Where to Find Weather Information for Nursery Growers in Miami-Dade County When Monitoring Low Temperatures for Cold Protection?

Qingchun Liu, Teresa Olczyk, and William R. Lusher

Ornamental productions in Miami-Dade County are concentrated in the Homestead area, the southwest corner of the County. During the wintertime, particularly from late December through January, the temperature occasionally could drop to below 40 °F, which can cause irreversible damage to the tropical and subtropical plants without further protection.

When a strong cold front is forecasted to affect Miami-Dade County, nursery growers are on alert about the potential occurrence of near-freezing temperatures during the night.  When such a low temperature is at a critical point, growers need to decide whether to turn on the overhead irrigation to protect their high-valued plants. Growers can either set up thermometers at their nurseries to monitor the temperature onsite, or they can check on current temperatures provided by public weather services.

There are two public weather information available for nursery growers in the Homestead area: the National Weather Service (NWS) and the Florida Automated Weather Network (FAWN). Though Homestead is geographically very close to Miami, the temperature data in January for the Miami area is very different from that for the Homestead area, particularly when the lowest temperature is the concern regarding cold protection (Fig. 1). When looking at the temperatures for the Homestead area, the weather data from two sources were relatively close; however, the readings from FAWN were relatively lower than those from NWS, particularly in the last three years (Fig. 1).

Cooler air sinks during a cold event, so air temperature closer to the ground will reflect real conditions where ornamental plants are in the nurseries. This is critical for growers when they are monitoring the temperature as it drops to near freezing. Within the last two winters, the weather station from FAWN recorded lower minimum temperatures than that of NWS for the Homestead area regarding the dangerously low temperatures for the plants (Fig. 2).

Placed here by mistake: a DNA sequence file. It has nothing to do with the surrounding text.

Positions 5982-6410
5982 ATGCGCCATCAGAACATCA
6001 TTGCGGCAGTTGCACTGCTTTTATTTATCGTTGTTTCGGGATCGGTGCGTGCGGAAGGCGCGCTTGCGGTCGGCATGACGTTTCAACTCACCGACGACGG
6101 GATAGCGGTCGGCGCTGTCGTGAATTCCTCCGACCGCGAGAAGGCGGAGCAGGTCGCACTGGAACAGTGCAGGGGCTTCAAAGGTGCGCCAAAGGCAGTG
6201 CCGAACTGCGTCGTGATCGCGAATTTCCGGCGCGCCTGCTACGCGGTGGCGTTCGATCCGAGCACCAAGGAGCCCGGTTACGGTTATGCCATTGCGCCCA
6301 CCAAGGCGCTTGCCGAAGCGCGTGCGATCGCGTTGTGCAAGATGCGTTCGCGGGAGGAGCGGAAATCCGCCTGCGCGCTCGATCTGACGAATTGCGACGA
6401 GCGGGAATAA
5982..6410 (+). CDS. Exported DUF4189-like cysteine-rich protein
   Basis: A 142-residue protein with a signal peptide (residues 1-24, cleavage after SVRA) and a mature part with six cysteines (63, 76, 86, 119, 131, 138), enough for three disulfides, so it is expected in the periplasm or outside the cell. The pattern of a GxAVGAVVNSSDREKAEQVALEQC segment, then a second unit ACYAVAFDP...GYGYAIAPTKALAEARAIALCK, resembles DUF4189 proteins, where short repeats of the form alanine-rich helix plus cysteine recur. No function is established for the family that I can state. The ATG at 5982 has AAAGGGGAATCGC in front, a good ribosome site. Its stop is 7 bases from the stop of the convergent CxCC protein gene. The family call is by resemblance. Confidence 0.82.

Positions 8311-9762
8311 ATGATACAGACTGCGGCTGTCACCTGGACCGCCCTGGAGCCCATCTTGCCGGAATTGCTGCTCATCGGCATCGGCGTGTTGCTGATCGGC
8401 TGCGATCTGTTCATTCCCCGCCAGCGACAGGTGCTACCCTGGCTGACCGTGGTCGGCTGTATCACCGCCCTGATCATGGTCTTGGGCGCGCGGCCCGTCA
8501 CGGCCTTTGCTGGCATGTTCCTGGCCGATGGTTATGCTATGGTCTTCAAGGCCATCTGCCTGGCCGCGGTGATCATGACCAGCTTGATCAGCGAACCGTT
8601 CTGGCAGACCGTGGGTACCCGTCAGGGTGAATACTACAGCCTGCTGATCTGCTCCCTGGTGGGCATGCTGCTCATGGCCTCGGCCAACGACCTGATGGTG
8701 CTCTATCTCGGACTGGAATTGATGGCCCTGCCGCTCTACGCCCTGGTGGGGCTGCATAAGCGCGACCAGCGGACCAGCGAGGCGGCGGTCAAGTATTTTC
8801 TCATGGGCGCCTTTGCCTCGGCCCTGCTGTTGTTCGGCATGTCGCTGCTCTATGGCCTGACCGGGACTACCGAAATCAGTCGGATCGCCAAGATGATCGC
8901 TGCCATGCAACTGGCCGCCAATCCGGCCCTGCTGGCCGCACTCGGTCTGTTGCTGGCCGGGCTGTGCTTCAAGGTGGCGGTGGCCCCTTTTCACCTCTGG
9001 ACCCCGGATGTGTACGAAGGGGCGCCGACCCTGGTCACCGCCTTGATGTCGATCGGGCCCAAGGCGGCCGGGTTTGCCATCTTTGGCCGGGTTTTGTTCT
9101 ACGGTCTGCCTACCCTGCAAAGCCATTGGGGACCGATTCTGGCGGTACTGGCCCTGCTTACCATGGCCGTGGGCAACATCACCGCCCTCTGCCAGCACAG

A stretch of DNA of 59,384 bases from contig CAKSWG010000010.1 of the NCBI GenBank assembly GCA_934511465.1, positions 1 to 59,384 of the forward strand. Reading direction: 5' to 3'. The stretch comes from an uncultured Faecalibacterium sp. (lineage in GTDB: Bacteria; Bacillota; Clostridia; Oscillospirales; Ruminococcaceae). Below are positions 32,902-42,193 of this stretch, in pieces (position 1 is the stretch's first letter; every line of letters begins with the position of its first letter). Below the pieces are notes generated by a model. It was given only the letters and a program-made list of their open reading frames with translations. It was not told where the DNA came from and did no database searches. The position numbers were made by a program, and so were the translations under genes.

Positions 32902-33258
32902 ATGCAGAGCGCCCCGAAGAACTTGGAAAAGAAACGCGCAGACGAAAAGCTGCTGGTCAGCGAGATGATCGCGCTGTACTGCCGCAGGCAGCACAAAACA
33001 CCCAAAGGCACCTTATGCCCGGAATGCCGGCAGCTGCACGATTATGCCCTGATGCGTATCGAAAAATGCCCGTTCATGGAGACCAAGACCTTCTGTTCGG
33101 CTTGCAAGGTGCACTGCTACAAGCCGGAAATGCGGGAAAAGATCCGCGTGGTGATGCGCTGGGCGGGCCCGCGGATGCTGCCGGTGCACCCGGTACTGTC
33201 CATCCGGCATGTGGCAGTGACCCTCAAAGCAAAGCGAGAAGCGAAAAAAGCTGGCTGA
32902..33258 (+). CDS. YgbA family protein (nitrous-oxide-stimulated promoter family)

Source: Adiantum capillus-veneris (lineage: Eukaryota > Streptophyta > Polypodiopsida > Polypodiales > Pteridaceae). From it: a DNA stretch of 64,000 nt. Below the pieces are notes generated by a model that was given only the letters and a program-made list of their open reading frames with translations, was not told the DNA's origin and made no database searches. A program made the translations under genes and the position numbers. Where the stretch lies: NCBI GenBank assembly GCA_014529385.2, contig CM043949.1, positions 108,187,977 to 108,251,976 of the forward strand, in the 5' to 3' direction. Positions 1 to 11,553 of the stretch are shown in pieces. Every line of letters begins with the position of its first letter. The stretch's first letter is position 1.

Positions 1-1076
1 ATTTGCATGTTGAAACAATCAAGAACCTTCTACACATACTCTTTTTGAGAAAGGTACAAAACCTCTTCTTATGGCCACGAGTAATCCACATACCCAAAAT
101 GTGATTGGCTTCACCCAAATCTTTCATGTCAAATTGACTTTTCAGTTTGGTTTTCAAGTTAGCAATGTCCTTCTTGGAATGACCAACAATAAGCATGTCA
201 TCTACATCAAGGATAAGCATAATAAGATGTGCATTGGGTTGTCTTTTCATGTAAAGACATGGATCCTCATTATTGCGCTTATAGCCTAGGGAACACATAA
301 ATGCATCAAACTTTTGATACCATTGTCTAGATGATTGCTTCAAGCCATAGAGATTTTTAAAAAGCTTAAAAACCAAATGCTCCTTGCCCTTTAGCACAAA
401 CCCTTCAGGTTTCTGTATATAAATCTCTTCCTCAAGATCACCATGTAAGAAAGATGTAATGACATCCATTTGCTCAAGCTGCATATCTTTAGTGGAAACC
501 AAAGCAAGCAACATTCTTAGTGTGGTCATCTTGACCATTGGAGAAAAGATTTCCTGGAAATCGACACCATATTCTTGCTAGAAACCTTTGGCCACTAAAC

Fig. 1                                   Fig. 2 


In summary, FAWN may be a better source for more accurate low temperatures during an extreme cold event when nursery growers in Miami-Dade County need it for decision-making on whether to turn on the overhead irrigation to protect the valuable ornamental plants through the coldest period.


Figure 1. Average lowest temperatures recorded for the Miami area (M) and the Homestead area (H) in January from 2019 to 2023 through the National Weather Service (NWS) and Florida Automated Weather Network (FAWN). The temperature data from FAWN were the ones recorded at 60 cm above ground located at the University of Florida Tropical Research and Education Center in Homestead.

Figure 2. Near-freezing temperatures recorded in the last three years for the Homestead area through the National Weather Service (NWS) and Florida Automated Weather Network (FAWN).


Posted: September 22, 2023

Category: Agriculture, Horticulture, UF/IFAS Extension
Tags: Cold Protection, Cold Weather, Ornamentals

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